What are Dental Articulators

Definition of Dental Articulator:
A mechanical device which represents the temporomandibular joint and the jaw members to which maxillary and mandibular casts may be attached to simulate jaw movements.

Dental Articulator definition, uses, ideal requirements, advantages

Uses of Dental Articulators:

  1. To hold opposing casts in a predetermined fixed relationship.
  2. To open and close
  3. To produce border intraborder diagnostic sliding motions
  4. To diagnose dental occlusal conditions in both natural and artificial dentition’s
  5. To plan dental procedures that involve positions ,contours and relationships of both natural and artificial teeth as they relate to each other.
  6. To aid fabrication of dental restoration and the lost dental parts.
  7. To correct and modify completed dental restorations.
  8. Helpful in teaching and studying of occlusion and mandibular movements.

Ideal Requirements of Dental Articulators:

  1. It should hold casts in correct horizontal and vertical relationships.
  2. It should provide a positive anterior vertical stop (incisal pin).
  3. It should accept a face bow transfer record.
  4. It should open and close in a hinge movement.
  5. It should allow protrusive and lateral motion.
  6. The moving parts should move freely and be accurately machined.
  7. The non-moving parts should be a rigid construction.

Additional Requirements of Dental Articulators:

  1. Adjustable horizontal and lateral condylar guide elements.
  2. The condylar elements as a part of lower frame and condylar guides as a part of upper frame.
  3. A mechanism to accept a third reference point from a face bow transfer record.
  4. A terminal hinge motion locking device.
  5. Removable mounting plates that can be repositioned accurately.
  6. An adjustable incisal guide table.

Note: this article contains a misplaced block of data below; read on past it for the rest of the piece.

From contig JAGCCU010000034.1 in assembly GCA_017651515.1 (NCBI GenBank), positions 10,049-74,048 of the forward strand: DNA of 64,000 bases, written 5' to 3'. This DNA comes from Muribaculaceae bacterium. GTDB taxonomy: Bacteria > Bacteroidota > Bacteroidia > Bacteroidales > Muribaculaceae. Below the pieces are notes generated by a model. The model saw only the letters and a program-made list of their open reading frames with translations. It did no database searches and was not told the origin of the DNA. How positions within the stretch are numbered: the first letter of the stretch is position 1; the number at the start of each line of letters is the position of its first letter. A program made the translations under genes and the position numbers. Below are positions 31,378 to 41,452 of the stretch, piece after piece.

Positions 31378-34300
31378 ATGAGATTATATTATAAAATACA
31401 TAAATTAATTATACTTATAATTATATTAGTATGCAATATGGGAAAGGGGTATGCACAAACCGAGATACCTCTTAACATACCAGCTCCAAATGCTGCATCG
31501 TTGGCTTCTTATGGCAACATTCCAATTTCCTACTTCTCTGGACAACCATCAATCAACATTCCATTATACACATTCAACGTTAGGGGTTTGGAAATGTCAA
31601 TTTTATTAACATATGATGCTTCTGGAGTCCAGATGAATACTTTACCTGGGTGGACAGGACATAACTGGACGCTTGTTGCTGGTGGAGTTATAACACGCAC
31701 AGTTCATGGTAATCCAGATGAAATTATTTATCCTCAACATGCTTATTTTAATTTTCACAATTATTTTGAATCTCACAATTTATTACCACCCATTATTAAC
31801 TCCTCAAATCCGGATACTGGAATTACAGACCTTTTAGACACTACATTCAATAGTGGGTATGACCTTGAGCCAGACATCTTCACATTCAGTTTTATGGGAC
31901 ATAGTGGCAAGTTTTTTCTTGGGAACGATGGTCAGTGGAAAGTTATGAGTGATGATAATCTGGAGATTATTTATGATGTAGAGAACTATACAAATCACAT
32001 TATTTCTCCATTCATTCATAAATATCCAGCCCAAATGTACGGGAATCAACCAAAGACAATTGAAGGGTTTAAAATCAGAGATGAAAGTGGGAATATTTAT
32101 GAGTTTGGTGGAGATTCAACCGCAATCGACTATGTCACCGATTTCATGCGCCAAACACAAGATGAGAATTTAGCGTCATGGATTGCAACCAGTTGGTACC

7. Adjustable intercondylar width of condylar elements, when graphic tracing to be used to set and / or select condylar guidance.

Advantages of Dental Articulators:

  1. Properly mounted casts allow the operator to visualize the patients occlusion especially from lingual view.
  2. Patient co-operation is not a factor when using an articulator once the appropriate interocclusal records are obtained from patient.
  3. The refinement of complete denture occlusion in mouth is extremely difficult because of shifting denture bases and resiliency of supporting tissues .This difficulty is eliminated when articulators are used.
  4. Reduced chair time ,patients appointment time.
  5. The patients saliva , tongue and cheeks are not factors when using an articulator.

Limitations of Dental Articulators:

  1. An articulator may be made of metal or plastic. Metal articulators show errors in tooling (manufacture) or errors resulting from metal fatigue.
  2. The articulator may not exactly simulate intraborder and functional movements of mandible
  3. Errors in jaw relation procedures are reproduced as errors in denture occlusion. Articulators do not have any provision to indicate or correct these errors.



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